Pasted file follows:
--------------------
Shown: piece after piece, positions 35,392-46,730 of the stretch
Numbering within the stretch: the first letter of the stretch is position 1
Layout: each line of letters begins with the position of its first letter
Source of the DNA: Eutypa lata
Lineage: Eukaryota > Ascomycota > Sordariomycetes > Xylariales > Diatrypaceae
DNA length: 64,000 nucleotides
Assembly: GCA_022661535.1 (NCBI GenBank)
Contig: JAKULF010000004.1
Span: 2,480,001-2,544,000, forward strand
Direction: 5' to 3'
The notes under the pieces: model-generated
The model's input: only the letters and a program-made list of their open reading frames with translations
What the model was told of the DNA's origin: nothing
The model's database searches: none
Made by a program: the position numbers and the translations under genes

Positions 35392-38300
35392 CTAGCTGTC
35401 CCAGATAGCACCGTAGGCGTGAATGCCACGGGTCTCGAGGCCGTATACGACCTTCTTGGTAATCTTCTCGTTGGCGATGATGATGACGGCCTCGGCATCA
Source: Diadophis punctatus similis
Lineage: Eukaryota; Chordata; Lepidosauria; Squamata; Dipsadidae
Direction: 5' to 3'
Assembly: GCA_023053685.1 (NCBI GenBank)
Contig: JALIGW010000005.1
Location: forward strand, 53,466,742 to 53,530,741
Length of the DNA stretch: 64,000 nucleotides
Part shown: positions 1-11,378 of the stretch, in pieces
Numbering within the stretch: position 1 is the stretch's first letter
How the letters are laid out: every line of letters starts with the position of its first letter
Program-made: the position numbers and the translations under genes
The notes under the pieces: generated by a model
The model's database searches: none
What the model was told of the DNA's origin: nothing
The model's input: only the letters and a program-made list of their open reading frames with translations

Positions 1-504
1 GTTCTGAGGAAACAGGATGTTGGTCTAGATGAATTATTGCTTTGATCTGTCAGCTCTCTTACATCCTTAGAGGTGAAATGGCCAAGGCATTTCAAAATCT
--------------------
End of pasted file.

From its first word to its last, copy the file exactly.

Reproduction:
Shown: piece after piece, positions 35,392-46,730 of the stretch
Numbering within the stretch: the first letter of the stretch is position 1
Layout: each line of letters begins with the position of its first letter
Source of the DNA: Eutypa lata
Lineage: Eukaryota > Ascomycota > Sordariomycetes > Xylariales > Diatrypaceae
DNA length: 64,000 nucleotides
Assembly: GCA_022661535.1 (NCBI GenBank)
Contig: JAKULF010000004.1
Span: 2,480,001-2,544,000, forward strand
Direction: 5' to 3'
The notes under the pieces: model-generated
The model's input: only the letters and a program-made list of their open reading frames with translations
What the model was told of the DNA's origin: nothing
The model's database searches: none
Made by a program: the position numbers and the translations under genes

Positions 35392-38300
35392 CTAGCTGTC
35401 CCAGATAGCACCGTAGGCGTGAATGCCACGGGTCTCGAGGCCGTATACGACCTTCTTGGTAATCTTCTCGTTGGCGATGATGATGACGGCCTCGGCATCA
Source: Diadophis punctatus similis
Lineage: Eukaryota; Chordata; Lepidosauria; Squamata; Dipsadidae
Direction: 5' to 3'
Assembly: GCA_023053685.1 (NCBI GenBank)
Contig: JALIGW010000005.1
Location: forward strand, 53,466,742 to 53,530,741
Length of the DNA stretch: 64,000 nucleotides
Part shown: positions 1-11,378 of the stretch, in pieces
Numbering within the stretch: position 1 is the stretch's first letter
How the letters are laid out: every line of letters starts with the position of its first letter
Program-made: the position numbers and the translations under genes
The notes under the pieces: generated by a model
The model's database searches: none
What the model was told of the DNA's origin: nothing
The model's input: only the letters and a program-made list of their open reading frames with translations

Positions 1-504
1 GTTCTGAGGAAACAGGATGTTGGTCTAGATGAATTATTGCTTTGATCTGTCAGCTCTCTTACATCCTTAGAGGTGAAATGGCCAAGGCATTTCAAAATCT